As an (at times) snooty foodie, there are certain restaurants I’ve written off before ever stepping foot within. Unfair, sure, but when you see social medialites vomiting 140 characters of love towards establishments of ill-repute, you start to question all the recipients of their hand-heart updates. So to admit my preconceived notions of Lou Dawg’s – which I assumed to be a Southern-style Jack Astor’s stocked with “only the best” frozen products from Sysco – steered me away from some of the city’s cheapest gluttonous grub is a painful admonition to say the least.
That’s not to say Lou Dawg’s is a religious experience or anything of the sort. Simply put, it’s a no frills, boisterous watering hole that slings some damned fine comfort foods out the pass. I was invited in to sample my way through the newly-launched Big Dawg Menu (think of it as a bigger, bolder version of some of Lou Dawg’s most popular dishes), and though my GP would be shocked and disgusted by the cholesterol-ridden fare that sashayed down my gullet, my tastebuds and uncontrollable hunger went anything but wanting…
A Sweet Southern Tea is served unceremoniously in a Steam Whistle pint glass. It deserves more pomp and circumstance: the honey-tinged, “sweet tea” – which is more akin to a lemonade and which derives its flavours from Jack Daniel’s Tennessee Honey and house-smoked, hand-squeezed lemons – is a dangerous drink.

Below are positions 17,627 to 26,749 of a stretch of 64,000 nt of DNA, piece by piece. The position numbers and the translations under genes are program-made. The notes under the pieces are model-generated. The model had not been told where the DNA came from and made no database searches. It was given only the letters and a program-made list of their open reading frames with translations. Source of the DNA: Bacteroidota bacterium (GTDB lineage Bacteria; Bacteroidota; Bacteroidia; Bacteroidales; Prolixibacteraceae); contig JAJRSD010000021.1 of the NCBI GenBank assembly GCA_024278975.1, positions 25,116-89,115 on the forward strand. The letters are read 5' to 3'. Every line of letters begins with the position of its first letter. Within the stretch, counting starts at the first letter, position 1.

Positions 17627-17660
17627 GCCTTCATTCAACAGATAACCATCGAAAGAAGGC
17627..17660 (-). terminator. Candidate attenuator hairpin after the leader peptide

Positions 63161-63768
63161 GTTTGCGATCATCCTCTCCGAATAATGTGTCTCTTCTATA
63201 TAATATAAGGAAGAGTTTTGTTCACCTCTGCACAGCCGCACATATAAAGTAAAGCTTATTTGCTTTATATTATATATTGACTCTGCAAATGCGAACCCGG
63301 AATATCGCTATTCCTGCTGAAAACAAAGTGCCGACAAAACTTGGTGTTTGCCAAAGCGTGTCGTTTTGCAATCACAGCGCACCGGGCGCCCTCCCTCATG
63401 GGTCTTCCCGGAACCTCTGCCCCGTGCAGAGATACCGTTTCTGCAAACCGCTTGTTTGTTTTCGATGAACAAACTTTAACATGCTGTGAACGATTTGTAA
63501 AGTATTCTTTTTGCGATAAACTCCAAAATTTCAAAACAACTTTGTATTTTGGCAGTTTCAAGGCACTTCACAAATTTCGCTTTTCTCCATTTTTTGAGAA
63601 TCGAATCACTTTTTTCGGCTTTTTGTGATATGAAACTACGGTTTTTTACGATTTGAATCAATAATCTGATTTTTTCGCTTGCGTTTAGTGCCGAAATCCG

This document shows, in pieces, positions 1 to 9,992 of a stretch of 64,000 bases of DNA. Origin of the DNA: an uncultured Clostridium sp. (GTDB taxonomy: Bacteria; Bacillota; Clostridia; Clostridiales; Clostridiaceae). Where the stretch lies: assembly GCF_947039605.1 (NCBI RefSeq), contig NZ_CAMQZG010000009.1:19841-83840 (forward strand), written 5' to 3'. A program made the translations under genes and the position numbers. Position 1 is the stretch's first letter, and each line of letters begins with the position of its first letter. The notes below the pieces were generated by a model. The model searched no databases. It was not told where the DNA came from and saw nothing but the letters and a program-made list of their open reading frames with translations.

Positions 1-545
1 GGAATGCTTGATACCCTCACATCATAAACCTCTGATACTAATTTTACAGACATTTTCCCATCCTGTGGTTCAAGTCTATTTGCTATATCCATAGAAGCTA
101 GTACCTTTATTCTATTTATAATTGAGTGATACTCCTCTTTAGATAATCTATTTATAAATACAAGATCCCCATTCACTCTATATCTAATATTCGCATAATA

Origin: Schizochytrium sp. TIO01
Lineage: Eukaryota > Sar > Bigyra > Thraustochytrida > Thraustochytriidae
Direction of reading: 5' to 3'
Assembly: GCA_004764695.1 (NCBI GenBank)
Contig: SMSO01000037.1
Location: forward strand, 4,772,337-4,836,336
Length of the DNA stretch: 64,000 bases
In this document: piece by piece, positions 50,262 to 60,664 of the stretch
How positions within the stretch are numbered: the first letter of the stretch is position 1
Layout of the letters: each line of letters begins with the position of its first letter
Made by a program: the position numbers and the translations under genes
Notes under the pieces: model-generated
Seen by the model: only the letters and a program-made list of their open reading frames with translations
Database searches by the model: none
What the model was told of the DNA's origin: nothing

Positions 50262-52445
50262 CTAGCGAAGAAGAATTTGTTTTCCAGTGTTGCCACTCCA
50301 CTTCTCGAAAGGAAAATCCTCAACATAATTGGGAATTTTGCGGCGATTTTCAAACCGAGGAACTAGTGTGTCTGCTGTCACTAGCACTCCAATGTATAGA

Similarly, the Bourbonade goes down too smooth; it’s a mix of lemon and lime juices, bitters, and good ol’ Jim Beam (which I likely haven’t bought since my freshman year… that’s some of my snootiness for ya).
The Angry Loutine (sample portion shown) is a fat kid’s wet dream realized. House-cut fries, curds, house-made chicken stock gravy, mayo, and jalapenos all set the foundation for the slovenly starter. Lou Dawg’s house-smoked pulled pork (drenched in a house-made sweet and tangy barbecue sauce) is a hidden treasure at the heart of the unique poutine.
A doubling up of battered fish with slight Cajun spices (a little too slight) does little to elevate the Big Willie Po’ Boy (half portion shown). What makes this dish order-worthy is the too-creamy slaw, the extra ooze from the house-made BBQ tartar sauce, and the supple bun that sops up both – giving that sought-after explosion of sauce in every bite. (The paltry $12.95 price tag also doesn’t hurt.)
Naturally, I ordered the Big Dawg Salad (sample portion shown) thinking there’d be ample greens to balance out the sodium-laden Southern bliss dripping down my chin. Put it this way: Swap the chips out of the Angry Loutine for spring mix, sprinkle in some black beans and corn, slog on a heavy-hand of coleslaw, and you’ve got yourself Lou Dawg’s “healthy” menu option. (The city’s nutritionists would shit bricks over this one.)
Best part of dining at Lou Dawg’s? The place is effin’ cheap. Most items tap out around the $12 mark, meaning a booze-filled, gut-ballooning, palate-pleasing, sweat-inducing meal for two with drinks will likely run you about $80 with tip. (I’ve had lacklustre mains at top fine dining establishments that cost that much.)
You’ll be hard-pressed to fit into your wannabe-hipster skinny jeans the next day, but isn’t that the mark of a good night out…?